No Liability for Fall on Defective Sidewalk
This is a good example of why lawyers need to develop (and use!) checklists for trial. When you file suit after a fall on a defective sidewalk, you need to be sure you can elicit testimony not just that the sidewalk was defective but that it caused the fall…
This premises liability action arose following the fall of Shirley Lurks on a sidewalk. Mrs. Lurks and her husband filed a premises liability action against the City of Newbern, alleging the sidewalk constituted a defective and dangerous condition due to the negligence of the city.
On the night of the incident giving rise to the suit, Mrs. Lurks was on her way to a rental house she and her husband owned when she fell on the sidewalk. The fall resulted in Mrs. Lurks requiring surgery on her knee. Thereafter, Mrs. Lurks and her husband filed suit under the Tennessee Governmental Tort Liability Act. The Complaint alleged that the city was negligent in its maintenance of the sidewalk, and that this negligence was the direct and proximate cause of Mrs. Lurks’s injuries. The Lurks further alleged that they had given notice numerous times to the city.
At the trial, Mrs. Lurks testified to the fall, the condition of the sidewalk, and her injuries. Mrs. Lurks did not identify the cause of her fall in her testimony. Though photographs showing the poor condition of the sidewalk were introduced, Mr. Lurks testified that he was aware of the poor condition of the sidewalk, but did not witness his wife’s fall or know what caused her fall.
Following the trial, the court issued a memorandum opinion and final judgment dismissing the Lurkses’ claims. The trial court held that the sidewalk was a defective condition and that the upkeep was the responsibility of the city. However, the trial court held that there was no proof that the defective condition of the sidewalk was the cause of Mrs. Lurks’s fall. The Lurkses appealled.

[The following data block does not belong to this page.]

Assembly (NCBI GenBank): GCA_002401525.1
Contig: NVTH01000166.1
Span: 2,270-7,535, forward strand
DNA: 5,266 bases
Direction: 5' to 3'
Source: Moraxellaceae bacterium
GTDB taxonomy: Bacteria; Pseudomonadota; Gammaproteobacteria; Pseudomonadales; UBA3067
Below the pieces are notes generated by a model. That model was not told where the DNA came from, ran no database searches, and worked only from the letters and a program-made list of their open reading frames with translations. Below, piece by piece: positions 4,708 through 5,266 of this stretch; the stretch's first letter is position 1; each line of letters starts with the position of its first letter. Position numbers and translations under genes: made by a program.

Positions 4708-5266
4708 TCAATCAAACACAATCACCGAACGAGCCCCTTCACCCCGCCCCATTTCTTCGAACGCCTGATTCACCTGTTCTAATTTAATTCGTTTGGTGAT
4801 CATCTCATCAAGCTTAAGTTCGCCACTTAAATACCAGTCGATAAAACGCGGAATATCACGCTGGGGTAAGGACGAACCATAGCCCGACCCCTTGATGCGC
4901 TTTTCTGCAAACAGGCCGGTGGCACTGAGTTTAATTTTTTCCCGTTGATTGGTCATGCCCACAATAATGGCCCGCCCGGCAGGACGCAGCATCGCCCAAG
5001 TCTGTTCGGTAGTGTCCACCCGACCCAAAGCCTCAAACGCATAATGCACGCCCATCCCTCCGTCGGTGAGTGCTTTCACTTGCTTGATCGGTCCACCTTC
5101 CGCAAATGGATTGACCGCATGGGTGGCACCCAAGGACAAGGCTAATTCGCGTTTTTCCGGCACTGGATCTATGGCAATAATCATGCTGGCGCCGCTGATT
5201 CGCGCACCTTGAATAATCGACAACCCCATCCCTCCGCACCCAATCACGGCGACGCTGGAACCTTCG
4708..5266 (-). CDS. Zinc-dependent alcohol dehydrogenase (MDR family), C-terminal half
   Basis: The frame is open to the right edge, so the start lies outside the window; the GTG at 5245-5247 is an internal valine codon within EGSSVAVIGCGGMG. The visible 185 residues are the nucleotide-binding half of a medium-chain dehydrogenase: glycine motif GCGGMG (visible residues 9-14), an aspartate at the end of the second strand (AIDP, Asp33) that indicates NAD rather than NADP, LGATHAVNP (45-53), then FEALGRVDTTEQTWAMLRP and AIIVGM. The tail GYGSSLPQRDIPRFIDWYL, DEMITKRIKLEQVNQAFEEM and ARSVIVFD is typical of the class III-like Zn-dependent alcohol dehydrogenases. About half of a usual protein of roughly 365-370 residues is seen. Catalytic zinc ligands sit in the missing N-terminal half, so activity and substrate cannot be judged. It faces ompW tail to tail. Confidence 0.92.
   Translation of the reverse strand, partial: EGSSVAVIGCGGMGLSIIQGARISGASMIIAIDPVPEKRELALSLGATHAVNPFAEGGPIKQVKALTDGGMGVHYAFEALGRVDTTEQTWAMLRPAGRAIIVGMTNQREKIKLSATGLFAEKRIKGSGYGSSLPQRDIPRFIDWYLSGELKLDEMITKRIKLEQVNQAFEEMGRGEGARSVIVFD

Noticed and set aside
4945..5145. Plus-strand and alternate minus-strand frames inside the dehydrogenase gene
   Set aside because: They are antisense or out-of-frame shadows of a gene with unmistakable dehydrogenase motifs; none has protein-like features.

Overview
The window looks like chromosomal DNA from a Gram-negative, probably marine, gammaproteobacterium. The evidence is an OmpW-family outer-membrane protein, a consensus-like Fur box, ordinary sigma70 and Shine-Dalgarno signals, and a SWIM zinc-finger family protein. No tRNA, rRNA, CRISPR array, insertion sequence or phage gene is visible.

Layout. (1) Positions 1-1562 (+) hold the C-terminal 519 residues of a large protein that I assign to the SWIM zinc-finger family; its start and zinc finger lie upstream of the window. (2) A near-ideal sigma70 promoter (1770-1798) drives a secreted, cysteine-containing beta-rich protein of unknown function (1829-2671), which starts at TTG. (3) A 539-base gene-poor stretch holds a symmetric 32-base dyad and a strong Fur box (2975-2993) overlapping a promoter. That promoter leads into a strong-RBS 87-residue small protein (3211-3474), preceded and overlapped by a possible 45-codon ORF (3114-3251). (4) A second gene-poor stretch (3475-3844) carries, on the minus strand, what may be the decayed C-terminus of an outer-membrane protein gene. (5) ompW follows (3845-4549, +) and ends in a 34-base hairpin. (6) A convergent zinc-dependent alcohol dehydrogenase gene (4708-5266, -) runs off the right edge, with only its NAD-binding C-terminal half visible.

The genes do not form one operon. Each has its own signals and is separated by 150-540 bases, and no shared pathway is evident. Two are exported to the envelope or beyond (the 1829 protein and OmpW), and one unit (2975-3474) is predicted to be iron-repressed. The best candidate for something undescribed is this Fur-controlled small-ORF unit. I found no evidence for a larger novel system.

While both the Lurkses and the City raised issues on appeal, the dispositive issue was whether the trial court erred in failing to find a causal connection between the defective sidewalk and the injuries Mrs. Lurks received as a result of her fall. The Court of Appeals held that neither Mrs. Lurks nor any other witness was able to testify as to what caused her fall. The Court emphasized case law that states the Court cannot presume negligence simply because an accident occurred and that a plaintiff must be able to establish causation. The Court held that because there was no evidence from anyone as to the cause of the fall, it must affirm the ruling of the trial court.
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We mourn the passing of Justice Connie Clark and are grateful for her unwavering service to Tennessee’s judiciary and legal community.
Justice Clark at her 2005 swearing-in to the Tenn. Supreme Court, w/ Jeanie Nelson, Gov. Bredesen, Margaret Behm, Julian Bibb, and Harlan Dodson. https://t.co/09nZ2BRfvL